I am fiscally conservative and unlike many of my fellow Republicans I have no doubt that climate change is occurring and that carbon consumption is a major cause. I believe that human ingenuity will mitigate many of the effects of a warming climate.  While there needs to be a more open scientific debate about how quickly this will happen, I am concerned that we are headed to a point at which some of the earth’s natural systems will become unsustainable.

I believe that by far the most effective and cheapest way to curb greenhouse gas emissions is a revenue-neutral carbon fee based on conservative public policy principles. The rationale is simple: use the market to mitigate climate warming.

These principles are:

Honest prices.  Market prices which do not reflect the negative externalities of carbon use are “dishonest” prices.  A per ton carbon fee makes the price “honest” thus allowing the market to achieve a public good – mitigation of climate change.

Personal accountability.  What is more Republican than personal accountability?  A carbon fee holds us individually accountable for the consequences of our actions by incurring a user fee for using up a resource.

A carbon fee is a user fee – not a tax.  It is an “atmospheric using-up fee” and is no different than paying one’s water or electric bill.  Public policy is always improved when an “honest” user fee (i.e. when the fee has a nexus with the consumption of a resource) can be imposed.

Use price to achieve a public good.   Using price via a user fee will be more equitable and efficient than other government “tools” – such as spending money, regulating or bribing people – subsidizing is the nice word for bribing – to do the “right” things.

Use the market. A per-ton carbon fee spurs innovation and provides incentives to the market to compete to reduce greenhouse gas at the least cost.  This is in contrast to traditional bribery policies which enable politicians to choose winners and losers resulting in more costly non-solutions or to the creation of cap and trade programs which become the legislature’s piggy-bank to fund programs which are only vaguely related to reducing carbon emissions.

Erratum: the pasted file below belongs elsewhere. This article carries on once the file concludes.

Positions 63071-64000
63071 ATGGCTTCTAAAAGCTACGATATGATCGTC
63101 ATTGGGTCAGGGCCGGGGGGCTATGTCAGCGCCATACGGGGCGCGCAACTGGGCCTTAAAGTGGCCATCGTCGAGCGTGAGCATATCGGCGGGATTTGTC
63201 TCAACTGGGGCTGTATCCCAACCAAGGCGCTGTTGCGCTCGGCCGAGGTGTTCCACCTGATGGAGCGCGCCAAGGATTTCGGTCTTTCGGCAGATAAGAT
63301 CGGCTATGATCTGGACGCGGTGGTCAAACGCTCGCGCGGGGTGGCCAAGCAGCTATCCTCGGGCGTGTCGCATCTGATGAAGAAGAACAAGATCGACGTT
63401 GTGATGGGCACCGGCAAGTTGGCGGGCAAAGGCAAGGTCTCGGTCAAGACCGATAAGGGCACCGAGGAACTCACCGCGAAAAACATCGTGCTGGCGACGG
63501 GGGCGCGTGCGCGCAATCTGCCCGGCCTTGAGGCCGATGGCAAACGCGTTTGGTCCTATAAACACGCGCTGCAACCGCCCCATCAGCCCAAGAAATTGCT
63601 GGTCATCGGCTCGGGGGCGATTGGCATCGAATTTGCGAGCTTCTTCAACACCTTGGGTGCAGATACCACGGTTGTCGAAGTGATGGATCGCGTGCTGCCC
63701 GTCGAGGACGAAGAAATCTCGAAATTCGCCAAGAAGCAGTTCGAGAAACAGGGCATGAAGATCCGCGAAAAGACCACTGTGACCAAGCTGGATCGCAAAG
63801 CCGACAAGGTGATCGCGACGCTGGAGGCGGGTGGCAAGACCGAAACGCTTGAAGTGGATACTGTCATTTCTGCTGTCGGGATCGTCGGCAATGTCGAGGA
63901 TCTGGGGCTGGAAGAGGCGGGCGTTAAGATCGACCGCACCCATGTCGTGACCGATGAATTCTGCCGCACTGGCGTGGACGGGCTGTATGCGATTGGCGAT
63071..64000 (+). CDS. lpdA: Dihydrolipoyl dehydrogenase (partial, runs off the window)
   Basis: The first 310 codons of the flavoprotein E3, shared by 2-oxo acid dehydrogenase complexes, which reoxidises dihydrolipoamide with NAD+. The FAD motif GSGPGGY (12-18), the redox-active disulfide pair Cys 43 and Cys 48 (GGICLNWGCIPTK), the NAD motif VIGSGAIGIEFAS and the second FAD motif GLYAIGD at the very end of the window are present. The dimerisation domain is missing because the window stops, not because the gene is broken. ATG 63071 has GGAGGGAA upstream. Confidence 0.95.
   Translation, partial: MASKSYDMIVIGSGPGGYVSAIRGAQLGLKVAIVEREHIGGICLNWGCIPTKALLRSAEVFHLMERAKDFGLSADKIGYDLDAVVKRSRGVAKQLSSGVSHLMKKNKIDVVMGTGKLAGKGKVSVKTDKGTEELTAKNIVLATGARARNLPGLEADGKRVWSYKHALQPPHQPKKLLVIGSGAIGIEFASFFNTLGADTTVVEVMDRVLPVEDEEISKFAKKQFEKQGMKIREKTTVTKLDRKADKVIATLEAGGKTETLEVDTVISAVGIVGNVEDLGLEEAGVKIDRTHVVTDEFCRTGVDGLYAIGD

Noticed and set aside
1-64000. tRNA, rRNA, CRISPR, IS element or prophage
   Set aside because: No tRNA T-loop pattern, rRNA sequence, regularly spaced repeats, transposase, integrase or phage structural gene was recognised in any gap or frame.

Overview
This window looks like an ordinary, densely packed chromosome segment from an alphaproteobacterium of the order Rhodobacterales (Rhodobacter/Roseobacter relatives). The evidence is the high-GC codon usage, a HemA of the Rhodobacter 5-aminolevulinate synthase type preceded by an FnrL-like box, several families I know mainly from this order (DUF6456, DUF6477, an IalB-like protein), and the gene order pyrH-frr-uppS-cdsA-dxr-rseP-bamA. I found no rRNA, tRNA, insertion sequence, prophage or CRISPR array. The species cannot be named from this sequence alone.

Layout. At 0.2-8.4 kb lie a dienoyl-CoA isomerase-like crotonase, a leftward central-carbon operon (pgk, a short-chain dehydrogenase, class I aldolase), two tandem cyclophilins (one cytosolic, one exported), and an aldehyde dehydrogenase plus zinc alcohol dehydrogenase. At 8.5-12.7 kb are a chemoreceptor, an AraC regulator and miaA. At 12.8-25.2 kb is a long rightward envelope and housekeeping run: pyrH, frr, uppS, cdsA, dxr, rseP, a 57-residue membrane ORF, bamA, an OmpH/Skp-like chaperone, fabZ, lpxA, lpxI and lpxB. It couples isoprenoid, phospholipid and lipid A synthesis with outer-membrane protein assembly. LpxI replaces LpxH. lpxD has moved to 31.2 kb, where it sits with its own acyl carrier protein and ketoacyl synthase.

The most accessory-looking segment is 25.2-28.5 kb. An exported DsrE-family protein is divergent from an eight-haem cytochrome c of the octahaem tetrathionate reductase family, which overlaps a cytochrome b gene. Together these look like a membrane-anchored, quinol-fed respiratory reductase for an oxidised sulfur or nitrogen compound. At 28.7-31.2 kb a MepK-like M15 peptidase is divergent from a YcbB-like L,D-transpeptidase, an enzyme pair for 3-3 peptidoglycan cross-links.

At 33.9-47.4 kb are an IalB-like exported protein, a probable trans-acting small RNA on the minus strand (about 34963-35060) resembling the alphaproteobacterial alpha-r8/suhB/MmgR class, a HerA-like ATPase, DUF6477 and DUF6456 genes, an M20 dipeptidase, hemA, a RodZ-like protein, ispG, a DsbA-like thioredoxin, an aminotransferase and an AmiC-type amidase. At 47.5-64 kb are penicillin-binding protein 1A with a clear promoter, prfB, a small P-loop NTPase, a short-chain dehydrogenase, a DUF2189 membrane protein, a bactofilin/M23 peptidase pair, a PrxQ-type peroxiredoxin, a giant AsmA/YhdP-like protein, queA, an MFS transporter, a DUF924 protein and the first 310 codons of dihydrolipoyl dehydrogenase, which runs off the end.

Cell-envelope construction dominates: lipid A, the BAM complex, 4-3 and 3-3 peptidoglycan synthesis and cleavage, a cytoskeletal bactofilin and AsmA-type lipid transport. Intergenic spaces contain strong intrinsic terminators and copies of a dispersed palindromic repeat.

Cost-effectiveness. The goal is to spend the least amount to reduce a ton of greenhouse gas.  Every emission reduction strategy, whether it is an efficient or inefficient strategy, requires carbon input.  Of all possible strategies an across-the-board carbon fee will incentivize the market to spend the least amount possible to reduce a ton of greenhouse gas.

Accounts for life-cycle emissions.  A carbon fee will force producers and users to account for  life-cycle emissions rather than complying with end-use regulations (such as mileage standards) which encourage producers to increase carbon use at the front-end during the production process in order to obtain lower emissions during the end-use, i.e. tailpipe.

Transparency in government.  A carbon fee is explicit (a specific cost per ton) and as such is transparent vs. the non-transparency of most “green” regulatory and subsidy policies which often produce emission reductions at outrageously high costs per ton.  These programs have multiple and largely hidden costs and subsidies which are rarely calculated and converted into the total actual cost per ton.

Not a net cost to the economy. Unlike existing green policies and subsidies, a revenue-neutral carbon fee does not impose a deadweight cost on the economy because the fee is returned directly to consumers.

The above are the principles which I try to articulate to my conservative friends and for that matter to friends and foes of all political stripes. I frequently find these concepts create common ground upon which there is hope for consensus.  However, this doesn’t always work so I resort to one final argument:

“I realize that not everyone believes that there is a relationship between carbon use and climate change.  But you should still support a revenue- neutral carbon fee because it is the cheapest way to do something you don’t believe in and is a fairly inexpensive way to buy insurance should you be wrong.”